Wednesday, September 18, 2019

Firm wades into online barter, job hunting pools

WHILE some technology startups limit themselves to developing one product at a time, this one-year-old local startup hustles to develop many.

Repzter Tech, a Cebu-based company of three people, intends to launch its first two products, namely Baylo and Philzter, within the third quarter of this year.

“As a solutions provider startup company, we want to introduce new technologies, and even already available technologies in other countries that are not yet in the Philippines. We will develop apps and websites that address the needs of the people, Filipinos especially,” said Marco Muñoz, Repzter operations head.

Philzter is an online job marketplace that functions like Upwork or However, it focuses more on the Philippine labor market and covers all kinds of jobs, from plumber, welder, laundry work, house cleaner, to complex jobs like copywriting, programming, and web design, among many others.

“With Philzter, we want to expand it until the most common jobs, and we will use reputation-based ranking,” said Muñoz. In other words, workers will be rated based on the quality of their work. Those who get the highest rating will appear on top of the search results.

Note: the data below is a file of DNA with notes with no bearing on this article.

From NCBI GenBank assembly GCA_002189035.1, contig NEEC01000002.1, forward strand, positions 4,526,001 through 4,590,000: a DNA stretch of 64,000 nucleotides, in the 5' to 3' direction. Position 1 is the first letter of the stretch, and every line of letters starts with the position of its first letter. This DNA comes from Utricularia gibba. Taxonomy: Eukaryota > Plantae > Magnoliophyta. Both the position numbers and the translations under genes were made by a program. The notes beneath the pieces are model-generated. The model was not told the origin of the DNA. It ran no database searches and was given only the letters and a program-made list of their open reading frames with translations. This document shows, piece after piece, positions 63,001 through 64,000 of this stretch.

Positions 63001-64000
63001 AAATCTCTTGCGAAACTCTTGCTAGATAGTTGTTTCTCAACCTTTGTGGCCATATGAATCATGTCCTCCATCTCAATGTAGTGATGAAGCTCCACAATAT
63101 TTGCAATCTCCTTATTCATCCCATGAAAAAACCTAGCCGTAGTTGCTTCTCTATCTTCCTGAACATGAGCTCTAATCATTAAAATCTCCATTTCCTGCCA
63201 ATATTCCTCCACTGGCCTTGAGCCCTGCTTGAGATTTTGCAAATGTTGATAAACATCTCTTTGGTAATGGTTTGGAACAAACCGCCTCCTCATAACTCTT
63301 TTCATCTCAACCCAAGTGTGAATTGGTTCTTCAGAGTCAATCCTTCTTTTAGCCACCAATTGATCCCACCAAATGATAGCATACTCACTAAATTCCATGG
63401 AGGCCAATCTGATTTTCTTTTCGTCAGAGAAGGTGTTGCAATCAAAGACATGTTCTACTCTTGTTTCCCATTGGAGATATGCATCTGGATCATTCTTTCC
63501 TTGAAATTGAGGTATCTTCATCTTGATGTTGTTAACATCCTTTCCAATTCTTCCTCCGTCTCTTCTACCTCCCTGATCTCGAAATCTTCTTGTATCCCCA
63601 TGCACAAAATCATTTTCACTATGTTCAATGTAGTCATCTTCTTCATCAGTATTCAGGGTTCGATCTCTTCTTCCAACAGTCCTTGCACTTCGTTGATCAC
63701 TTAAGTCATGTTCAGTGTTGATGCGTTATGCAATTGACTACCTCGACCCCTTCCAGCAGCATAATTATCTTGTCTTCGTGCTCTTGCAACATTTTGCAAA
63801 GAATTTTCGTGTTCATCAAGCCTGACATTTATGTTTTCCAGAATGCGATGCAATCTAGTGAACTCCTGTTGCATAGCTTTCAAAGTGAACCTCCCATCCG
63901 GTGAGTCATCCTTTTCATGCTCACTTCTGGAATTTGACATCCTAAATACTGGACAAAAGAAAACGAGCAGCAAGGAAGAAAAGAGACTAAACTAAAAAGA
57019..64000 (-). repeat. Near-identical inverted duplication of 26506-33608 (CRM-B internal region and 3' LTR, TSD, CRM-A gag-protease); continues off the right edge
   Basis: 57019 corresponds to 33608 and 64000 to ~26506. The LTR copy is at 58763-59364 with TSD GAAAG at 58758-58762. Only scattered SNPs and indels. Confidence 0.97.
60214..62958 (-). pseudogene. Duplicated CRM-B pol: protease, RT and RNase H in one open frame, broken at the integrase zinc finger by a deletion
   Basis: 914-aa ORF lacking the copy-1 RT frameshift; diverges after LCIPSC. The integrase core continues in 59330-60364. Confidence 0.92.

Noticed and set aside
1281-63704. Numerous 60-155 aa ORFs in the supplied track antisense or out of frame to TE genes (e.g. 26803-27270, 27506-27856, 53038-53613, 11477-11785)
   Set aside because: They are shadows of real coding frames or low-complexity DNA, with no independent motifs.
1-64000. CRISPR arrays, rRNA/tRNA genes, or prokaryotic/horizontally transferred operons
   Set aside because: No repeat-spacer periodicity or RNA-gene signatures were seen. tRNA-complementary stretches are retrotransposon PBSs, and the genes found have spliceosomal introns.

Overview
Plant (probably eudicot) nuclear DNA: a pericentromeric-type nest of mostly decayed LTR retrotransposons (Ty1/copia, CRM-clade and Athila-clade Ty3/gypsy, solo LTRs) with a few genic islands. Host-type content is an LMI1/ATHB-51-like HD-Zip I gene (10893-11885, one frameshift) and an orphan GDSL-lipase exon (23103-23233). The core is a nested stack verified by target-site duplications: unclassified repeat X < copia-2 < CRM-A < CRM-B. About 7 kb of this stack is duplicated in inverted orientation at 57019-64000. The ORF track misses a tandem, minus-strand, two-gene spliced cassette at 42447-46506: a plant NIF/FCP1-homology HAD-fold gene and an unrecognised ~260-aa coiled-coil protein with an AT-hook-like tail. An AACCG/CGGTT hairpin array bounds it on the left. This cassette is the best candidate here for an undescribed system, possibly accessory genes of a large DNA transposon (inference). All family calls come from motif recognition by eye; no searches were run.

But in a country where Internet use is mostly concentrated among those living in urban areas and younger Filipinos, Philzter is up for a challenge.

Part of the plan is to go out to the barangays and conduct digital literacy talks where communities can learn about the job opportunities on the Internet and use Philzter as one tool to help them find jobs.

“We will make it in such a way that it will be very easy to use for everyone, as much as possible. We will do away with complex details and designs,” said Muñoz.

Repzter is also developing Baylo, a shopping website that functions like Amazon or OLX, but where money is not the only currency.

With Baylo, the Cebuano word for “exchange”, users of the mobile app and the website can purchase a product by selling their services or bartering goods.

“Let’s say, someone is looking for a programmer, and that person has a spare Macbook or laptop, he can pay the programmer that thing instead of giving out cash,” said Muñoz.

Muñoz works alongside his sister Monna, Repzter’s president, and Christy Pastorpide, their secretary. They also have freelancers like Titus Jungao, who works on algorithms, and Gio Gamba, a freelance developer. One year since its conceptualization last January 2016, the team is “polishing” Baylo and Philzter. It will be offered for free starting in the third quarter this year.

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